Breathing purpose into your brand
As marketers our calling is to make a difference. A chance to make things better for those we seek to serve…Not for your own benefit, but because of what it can produce for others.
In many ways, the purpose of marketing has shifted from selling stuff to helping people to realize their innate desires and evoke a feeling of satisfaction. The information age has delivered us all the tools that we need to reach anyone on our radar. We are now in an era where our decisions are measured not only by the financial bottom line, but also by the impact that our decisions have on our surroundings.
Marketers make change happen: for the smallest viable audience, and by delivering anticipated, personal, and relevant messages that people actually want to get.
Marketing in five steps
(courtesy of Seth Godin)
Step 1: Invent something that is worth making, with a story worth telling and a contribution worth talking about
“It’s easier to make products and services for the customers you seek to serve than it is to find customers for your products and services” Source
Creating something from nothing is hard. The path of least resistance is to take other people’s ideas that already work and using them as your building blocks to construct something new that fits within your audience’s belief systems.
Step 2: Design and build it in a way that a few people will particularly benefit from and care about
“When you seek to engage with everyone, you rarely delight anyone”
It is much easier and more effective to pick your audience and seek to delight them before spreading your message wider. After all, if you can’t impress a small niche, what makes you think that you’ll be able to achieve commercial success on a larger scale?
Step 3: Tell a story that matches the built-in narrative and dreams of that tiny group of people — the smallest viable market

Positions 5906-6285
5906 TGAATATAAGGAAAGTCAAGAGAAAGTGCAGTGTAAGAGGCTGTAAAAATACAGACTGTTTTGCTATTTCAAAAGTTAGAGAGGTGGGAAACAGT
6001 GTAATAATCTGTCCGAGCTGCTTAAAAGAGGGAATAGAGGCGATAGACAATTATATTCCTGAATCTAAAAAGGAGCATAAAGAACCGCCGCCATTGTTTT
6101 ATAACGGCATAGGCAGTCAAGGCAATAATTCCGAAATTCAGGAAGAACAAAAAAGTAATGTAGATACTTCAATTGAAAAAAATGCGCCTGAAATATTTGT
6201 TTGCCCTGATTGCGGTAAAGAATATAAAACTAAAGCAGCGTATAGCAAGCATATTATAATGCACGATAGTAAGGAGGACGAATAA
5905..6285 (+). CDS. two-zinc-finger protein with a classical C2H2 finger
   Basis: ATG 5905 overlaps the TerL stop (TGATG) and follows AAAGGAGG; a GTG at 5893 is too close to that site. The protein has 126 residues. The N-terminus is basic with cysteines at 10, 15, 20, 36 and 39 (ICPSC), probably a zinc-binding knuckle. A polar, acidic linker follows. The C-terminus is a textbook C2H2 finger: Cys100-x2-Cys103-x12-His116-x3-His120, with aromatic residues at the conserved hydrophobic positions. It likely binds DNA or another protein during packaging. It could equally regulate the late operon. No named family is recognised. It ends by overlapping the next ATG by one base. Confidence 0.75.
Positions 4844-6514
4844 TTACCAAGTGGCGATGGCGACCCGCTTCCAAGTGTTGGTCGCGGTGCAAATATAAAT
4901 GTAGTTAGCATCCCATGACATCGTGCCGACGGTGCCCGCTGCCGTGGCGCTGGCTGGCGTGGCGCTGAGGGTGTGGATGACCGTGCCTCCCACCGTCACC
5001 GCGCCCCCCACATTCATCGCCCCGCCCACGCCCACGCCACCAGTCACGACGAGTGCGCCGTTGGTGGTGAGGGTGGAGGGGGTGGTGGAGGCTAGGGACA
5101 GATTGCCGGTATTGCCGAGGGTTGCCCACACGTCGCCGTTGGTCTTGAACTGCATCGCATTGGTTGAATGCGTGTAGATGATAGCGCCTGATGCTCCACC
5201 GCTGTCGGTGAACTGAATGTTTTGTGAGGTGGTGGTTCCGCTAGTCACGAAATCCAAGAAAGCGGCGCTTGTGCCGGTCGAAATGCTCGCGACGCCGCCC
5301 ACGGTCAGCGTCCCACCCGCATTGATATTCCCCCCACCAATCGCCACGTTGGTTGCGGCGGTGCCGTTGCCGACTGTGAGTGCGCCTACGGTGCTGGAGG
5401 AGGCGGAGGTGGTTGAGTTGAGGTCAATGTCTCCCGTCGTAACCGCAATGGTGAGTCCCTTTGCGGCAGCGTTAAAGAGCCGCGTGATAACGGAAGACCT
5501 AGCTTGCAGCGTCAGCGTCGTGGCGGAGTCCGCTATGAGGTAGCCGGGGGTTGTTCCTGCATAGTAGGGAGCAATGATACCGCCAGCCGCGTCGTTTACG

Begin by understanding the people you are seeking to serve. What matters to them? Why do they do what they do? What are their greatest desires and problems?
By putting yourself in their shoes, you can weave an effective brand story that strikes a chord with your audience.
Step 4: This is what everyone gets excited about — spread the word
Make your offering easy to spread — keep it simple! Free ideas spread the easiest and are more effective at building trust. To effectively share your idea, it must travel by word of mouth. If your offer is not compelling enough for people to feel inclined to share with their friends, then go back to the drawing board and keep improving until it is.
Changing your vocabulary from “customers” to “students” can have a profound effect on your attitude and success as a marketer. Ask yourself who are your students and why are you educating them?
Step 5: Show up regularly, consistently and generously for years and years. Organize, lead and build confidence in the change you seek to make
Most people give up too soon. It is vital that you continually show up with frequency, reliability and dependability. Consistency builds trust and earns permission from your audience to show up again tomorrow.
Results take time, and brands need building. If you’re not getting the expected results now, keep going. Seth Godin sets a great example of consistency by publishing a blog every day. He now has over 7000 articles on his blog, and is the first result you will see if you search “Seth” into Google.
Building a community
Community is at the heart of human society. We identify with others who share the same interests and beliefs as us. As brand marketers, it is our role to be very clear about who we are serving and making sure that our offering fits the innate needs and desires of our community (rather than the other way around).
During the process of developing products, it is easy to go off track and add fancy features without asking the question ‘who is it for and is this actually what they want?’. Remember that your job is to serve, not to sell.